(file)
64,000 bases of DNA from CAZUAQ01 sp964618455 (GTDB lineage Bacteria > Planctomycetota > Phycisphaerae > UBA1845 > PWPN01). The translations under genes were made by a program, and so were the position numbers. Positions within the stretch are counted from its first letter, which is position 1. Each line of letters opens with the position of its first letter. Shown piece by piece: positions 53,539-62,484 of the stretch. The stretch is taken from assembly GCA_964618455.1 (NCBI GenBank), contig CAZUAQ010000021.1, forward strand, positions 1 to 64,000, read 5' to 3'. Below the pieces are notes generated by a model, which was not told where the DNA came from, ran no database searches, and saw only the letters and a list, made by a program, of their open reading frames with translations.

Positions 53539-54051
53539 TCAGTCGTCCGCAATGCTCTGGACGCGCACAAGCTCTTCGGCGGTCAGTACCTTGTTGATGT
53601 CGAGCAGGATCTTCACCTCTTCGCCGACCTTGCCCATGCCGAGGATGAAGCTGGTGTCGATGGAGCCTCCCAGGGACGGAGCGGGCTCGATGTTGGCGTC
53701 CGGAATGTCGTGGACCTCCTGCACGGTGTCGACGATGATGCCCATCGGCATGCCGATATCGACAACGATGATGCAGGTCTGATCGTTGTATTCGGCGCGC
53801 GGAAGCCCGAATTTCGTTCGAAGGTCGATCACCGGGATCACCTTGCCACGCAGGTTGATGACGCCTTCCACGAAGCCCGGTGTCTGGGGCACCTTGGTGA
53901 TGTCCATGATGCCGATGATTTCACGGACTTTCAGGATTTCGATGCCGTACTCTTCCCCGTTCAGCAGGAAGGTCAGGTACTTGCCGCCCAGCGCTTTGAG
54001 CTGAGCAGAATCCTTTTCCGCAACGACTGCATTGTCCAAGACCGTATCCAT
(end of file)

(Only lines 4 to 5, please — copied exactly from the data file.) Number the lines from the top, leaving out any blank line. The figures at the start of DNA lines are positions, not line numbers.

53601 CGAGCAGGATCTTCACCTCTTCGCCGACCTTGCCCATGCCGAGGATGAAGCTGGTGTCGATGGAGCCTCCCAGGGACGGAGCGGGCTCGATGTTGGCGTC
53701 CGGAATGTCGTGGACCTCCTGCACGGTGTCGACGATGATGCCCATCGGCATGCCGATATCGACAACGATGATGCAGGTCTGATCGTTGTATTCGGCGCGC